With the vast amount of information provided by users on social media websites, it’s no surprise that companies are starting to figure ways to not only market to us, but also use this data to evaluate our risk as borrowers and our finances.
There is a strong correlation between how we behave personally and how we behave with our finances. The people we spend time with, our shopping habits and even our location data can now be incorporated into our lending profile.
But is this something we should be comfortable with, and what can we expect for the future?
The act of collecting and analyzing the phenomenal amount of information compiled from our online activity is known as “big data.”
Big data is still in its infancy, but early developments show the potential to accurately predict consumers’ lending risk, even without prior credit history. This could lead to affordable loans for millions of people who would previously not have qualified. Your social media profile could even boost your chances for obtaining a loan if your credit score is less than stellar.
Fraud prevention is another one of the key benefits touted by social media investigation companies. It is extremely difficult to fake a realistic social media profile. Taking into account these data points allows these companies to quickly and inexpensively evaluate the quality of both consumers and businesses.
Despite the benefits, companies having this kind of access to our personal lives could be a serious violation of our privacy.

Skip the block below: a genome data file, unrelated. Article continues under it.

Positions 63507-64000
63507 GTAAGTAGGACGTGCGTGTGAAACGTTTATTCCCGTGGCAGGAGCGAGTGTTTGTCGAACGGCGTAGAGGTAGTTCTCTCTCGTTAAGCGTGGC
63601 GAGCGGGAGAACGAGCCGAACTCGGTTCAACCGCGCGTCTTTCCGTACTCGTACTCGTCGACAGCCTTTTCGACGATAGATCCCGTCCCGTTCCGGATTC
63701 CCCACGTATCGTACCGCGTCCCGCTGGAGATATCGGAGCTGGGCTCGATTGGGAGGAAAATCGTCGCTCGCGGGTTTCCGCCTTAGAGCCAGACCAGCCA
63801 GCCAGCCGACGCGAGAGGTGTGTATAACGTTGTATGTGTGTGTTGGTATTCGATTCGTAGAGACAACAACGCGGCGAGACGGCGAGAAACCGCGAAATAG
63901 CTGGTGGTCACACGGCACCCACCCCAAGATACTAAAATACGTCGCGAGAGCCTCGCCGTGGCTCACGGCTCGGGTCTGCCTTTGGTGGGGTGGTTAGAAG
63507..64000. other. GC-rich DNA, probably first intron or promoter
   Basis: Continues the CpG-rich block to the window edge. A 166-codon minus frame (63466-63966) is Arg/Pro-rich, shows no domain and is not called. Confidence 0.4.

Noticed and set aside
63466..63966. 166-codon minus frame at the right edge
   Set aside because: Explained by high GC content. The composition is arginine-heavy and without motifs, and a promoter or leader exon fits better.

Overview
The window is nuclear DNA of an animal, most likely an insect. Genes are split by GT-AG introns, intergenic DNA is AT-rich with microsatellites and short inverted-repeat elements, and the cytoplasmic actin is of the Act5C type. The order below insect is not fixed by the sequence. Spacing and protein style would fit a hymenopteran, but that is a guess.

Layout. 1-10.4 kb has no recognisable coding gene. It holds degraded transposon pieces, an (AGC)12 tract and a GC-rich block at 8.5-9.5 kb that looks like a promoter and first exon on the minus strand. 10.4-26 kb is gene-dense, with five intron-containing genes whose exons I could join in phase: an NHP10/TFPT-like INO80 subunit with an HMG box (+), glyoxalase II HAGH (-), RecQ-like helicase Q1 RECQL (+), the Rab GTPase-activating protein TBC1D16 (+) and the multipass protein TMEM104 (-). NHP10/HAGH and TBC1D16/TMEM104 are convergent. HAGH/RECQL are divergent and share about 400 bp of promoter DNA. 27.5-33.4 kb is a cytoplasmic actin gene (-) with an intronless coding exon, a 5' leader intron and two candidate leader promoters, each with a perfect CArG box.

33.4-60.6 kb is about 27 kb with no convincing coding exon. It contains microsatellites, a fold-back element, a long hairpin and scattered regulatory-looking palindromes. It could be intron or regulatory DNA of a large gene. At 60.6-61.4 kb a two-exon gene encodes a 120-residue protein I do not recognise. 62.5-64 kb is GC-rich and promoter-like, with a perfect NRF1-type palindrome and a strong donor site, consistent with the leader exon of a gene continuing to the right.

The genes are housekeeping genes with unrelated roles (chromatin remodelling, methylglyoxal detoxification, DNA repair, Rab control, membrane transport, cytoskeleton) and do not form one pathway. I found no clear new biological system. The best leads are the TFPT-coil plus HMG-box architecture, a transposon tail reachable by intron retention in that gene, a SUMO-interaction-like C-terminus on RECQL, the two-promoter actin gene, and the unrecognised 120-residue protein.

There is also a question of how long this data could potentially be used against us. Big data companies are currently required by the Fair Credit Reporting Act to delete the data they acquire on an individual every seven years. One of the most prominent of these companies, Social Intelligence, also claims that every background investigation they conduct is unique, but what if these policies were to change?
The entire industry sits in a legal grey area with little legal oversight. The Federal Trade Commission has declared for now that these practices do not violate privacy laws, but there remains a lot of anxiety that companies could abuse the information they’re being given.
Big data companies are developing newer and smarter algorithms to dig deeper into your personal history than ever before.
As social media becomes more ubiquitous in our everyday lives, it’s becoming increasingly more important that we carefully consider the kind of information we’re posting online. Recent studies have shown that as mobile technology continues to improve, so too does our inclination to over-share sensitive personal data.
More and more employers are already incorporating big data investigation into their hiring practices. It’s not unthinkable that in the very near future, your social media profile could also become a legitimate part of your credit score, or at least a measurement that’s given considerable weight.
Using our personal profiles, purchasing history and blog posts to determine if we’re a lending threat or viable employee is a trend that is likely to continue. If you want to get an idea of the kind of information different companies are collecting on you, check out AboutTheData.com.
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